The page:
It all depends on where you what to install yours on how it needs to be anchored. You could anchor it to a patio, concrete footings in the ground, a fence, or garden boxes like ours. Whatever you choose to do, you must anchor your arbor, so you are safe from it blowing over in the wind or getting knocked over by climbing kiddos and hurting someone.
Before cutting the wood corner posts to the final length, check for level. Our patio slants at a 2% grade, which made one side of the arbor 1″ taller, in order to make it level across the top. Pictured below, is an easy way to check. By spanning a board across with a level on top, I was able to measure the difference from the top of the leveled board to the ground. And add the difference to the longer side. Once the corner posts were cut to length and angled on top, screw to the side of the boxes (or secure to the other anchor options).
4. How to Cut Out Wood Arches
We designed this gothic arch to be cut in two pieces, which come together at the top. To draw the arches, you’ll set up a good old-fashioned compass using a screw in a piece of scrap wood, string, and a pencil. Then you’ll use a simple L square to add the end lines where the arches will meet in the middle and attach to the side posts.
The full details, as well as a full-size template, are included in the printable woodworking plan. We’ve also included tips for adjusting the size of the arch if your walkway is narrower or wider than ours.
5. Tips for Assembling
After sanding (and staining, if you’d like) all the arch pieces, assembly is pretty simple. Assemble the front, then the back, and then use the supports to attach the front and back together — then attach the wire plant trellis piece. Full instructions are included in the printable woodworking plan. Here are some of our best tips.
Clamps will be your best friend! A few high-quality bar clamps make assembly on this wooden arch (and so many other projects) so much easier — especially on a piece like this arbor where we are hiding as many of the screws as possible as we sandwich the boards together.
To easy install an arch horizontal support: Measure the location, then clamp and level a spare 2×4 in position to hold the horizontal support in place.
To easily install a top cross brace: clamp a block of wood below it while it is screwed in place.
What are the final dimensions?
Following our woodworking plans, the finished garden arbor measures 8’ 5 1/2″ (101.5”) total height, with 3’ 6” (42”) width between the posts.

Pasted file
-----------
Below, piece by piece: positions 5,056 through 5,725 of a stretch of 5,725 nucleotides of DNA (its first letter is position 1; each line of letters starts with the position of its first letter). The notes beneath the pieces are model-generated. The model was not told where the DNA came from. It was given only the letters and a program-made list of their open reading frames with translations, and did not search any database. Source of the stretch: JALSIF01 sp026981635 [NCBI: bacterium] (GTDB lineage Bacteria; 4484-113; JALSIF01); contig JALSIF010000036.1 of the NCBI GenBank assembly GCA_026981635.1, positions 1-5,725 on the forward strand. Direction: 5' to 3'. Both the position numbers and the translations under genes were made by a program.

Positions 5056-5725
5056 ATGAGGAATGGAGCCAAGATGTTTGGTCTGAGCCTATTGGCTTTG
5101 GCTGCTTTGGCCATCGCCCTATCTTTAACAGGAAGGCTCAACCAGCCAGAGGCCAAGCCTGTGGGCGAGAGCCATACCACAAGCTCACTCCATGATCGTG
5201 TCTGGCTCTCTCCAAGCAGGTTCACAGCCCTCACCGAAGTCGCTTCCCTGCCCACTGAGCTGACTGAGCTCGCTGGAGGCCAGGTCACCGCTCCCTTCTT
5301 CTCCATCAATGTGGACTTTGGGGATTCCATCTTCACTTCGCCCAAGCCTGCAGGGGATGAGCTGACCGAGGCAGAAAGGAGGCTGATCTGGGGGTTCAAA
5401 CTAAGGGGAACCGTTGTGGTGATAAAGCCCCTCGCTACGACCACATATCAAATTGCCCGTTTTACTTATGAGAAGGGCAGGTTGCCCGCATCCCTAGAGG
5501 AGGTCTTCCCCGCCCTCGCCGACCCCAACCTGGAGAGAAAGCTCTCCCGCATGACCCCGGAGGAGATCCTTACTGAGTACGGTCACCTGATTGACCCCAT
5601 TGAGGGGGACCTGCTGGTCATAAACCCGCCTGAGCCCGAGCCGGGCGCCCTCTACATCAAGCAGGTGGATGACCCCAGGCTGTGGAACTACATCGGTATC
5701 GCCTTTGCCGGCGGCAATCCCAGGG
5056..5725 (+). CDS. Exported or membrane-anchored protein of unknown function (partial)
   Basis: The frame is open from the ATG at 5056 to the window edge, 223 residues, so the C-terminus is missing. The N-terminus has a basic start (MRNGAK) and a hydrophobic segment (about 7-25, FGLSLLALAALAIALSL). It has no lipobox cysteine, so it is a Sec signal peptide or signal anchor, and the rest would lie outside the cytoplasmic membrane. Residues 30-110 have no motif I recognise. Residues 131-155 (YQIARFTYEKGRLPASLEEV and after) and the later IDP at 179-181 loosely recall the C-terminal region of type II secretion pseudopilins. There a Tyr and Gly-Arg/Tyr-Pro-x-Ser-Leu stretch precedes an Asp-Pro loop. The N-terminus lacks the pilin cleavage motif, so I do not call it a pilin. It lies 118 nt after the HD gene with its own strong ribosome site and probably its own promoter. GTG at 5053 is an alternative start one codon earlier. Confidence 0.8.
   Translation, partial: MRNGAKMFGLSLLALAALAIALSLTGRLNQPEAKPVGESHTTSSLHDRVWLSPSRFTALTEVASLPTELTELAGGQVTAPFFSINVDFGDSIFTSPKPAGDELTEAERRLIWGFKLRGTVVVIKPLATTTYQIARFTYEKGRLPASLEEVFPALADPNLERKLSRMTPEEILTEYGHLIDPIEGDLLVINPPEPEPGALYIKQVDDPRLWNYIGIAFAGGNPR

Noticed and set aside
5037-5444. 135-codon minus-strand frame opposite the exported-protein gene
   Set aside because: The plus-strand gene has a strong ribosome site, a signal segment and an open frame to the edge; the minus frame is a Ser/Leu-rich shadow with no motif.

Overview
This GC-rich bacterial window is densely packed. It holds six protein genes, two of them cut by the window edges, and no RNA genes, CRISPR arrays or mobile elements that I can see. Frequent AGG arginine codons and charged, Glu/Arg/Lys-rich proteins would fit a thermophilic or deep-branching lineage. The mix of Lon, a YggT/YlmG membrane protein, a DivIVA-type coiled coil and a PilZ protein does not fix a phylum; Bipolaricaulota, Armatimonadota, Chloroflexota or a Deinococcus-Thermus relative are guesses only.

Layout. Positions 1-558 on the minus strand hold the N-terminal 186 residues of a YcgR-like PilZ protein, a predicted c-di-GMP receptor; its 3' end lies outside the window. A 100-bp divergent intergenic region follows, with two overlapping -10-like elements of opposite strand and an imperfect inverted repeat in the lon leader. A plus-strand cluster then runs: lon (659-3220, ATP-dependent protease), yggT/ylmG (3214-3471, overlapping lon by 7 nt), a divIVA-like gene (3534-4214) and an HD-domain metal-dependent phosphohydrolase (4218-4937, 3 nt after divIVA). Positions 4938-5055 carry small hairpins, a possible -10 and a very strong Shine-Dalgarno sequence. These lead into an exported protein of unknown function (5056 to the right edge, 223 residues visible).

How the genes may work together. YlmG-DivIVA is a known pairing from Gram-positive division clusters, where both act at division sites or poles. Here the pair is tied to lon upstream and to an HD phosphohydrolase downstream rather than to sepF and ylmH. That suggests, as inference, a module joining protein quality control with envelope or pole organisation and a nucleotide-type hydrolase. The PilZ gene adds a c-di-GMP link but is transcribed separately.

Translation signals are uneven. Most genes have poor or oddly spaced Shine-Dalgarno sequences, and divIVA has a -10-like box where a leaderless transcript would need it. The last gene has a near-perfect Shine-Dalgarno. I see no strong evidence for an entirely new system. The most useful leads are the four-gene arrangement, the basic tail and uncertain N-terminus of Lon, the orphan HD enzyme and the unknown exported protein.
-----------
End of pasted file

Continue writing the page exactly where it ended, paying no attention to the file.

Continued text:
How to adjust the width of the garden arbor?
To adjust the width of the garden arch to a space wider or narrower than ours, adjust the width of each arch piece to be half the width of your desired opening. For your convenience, a full-sized printable arch template is included in the printable woodworking plan, with tips for adding or removing width from the arch using the template.
The depth of the garden trellis can also be adjusted if desired.
What do you think? We would love any pins or shares!
And when you build one, please send us some pictures!
Reader Built Arched Garden Arbors
Please do not re post any images from this post on any other sites. Thanks.
Rae’s Gothic Arch Gate: Rae send us some pictures of her new gate that she and her hubby built, inspired by our Gothic arch here. They adapted it for their space (and for metric measurements!) and it looks great! See more over at Rae’s Nomady.
Shelly’s Garden Arbor with Metal and Wood Raised Garden Beds: Here are some pictures of the arbor that our reader, Shelly, built. What a beautiful garden, Shelly! Thanks for sharing
The arbor we made ended up being a whopping 10′ tall! Because I want to grow passion fruit on this arbor, I wanted it really tall. Also, I routed the edges of the arch and the uppermost horizontal supports. The arch is so tall that you can hardly see this detail but I know it’s there and it really put a nice finished detail on the arbor.
This arbor is the crowning feature of my new 26′ x 26′ raised bed garden, which is still in production at the moment, but soil will soon be delivered and seeds will be planted (we are subtropical zone 10a).
Chris’s Stage Arch: Chris used our tutorial to build a set piece for a school play. Note the added 4x4s across the bottom and wheels for portability–great adaptation, Chris! Thank you for sharing!
Mark’s Garden Arbor & Trellis: Mark recreated this beautiful garden arbor and attached it to 2 small raised beds, with cement paver “footings”. We love how it turned out. He is “very happy with the results.”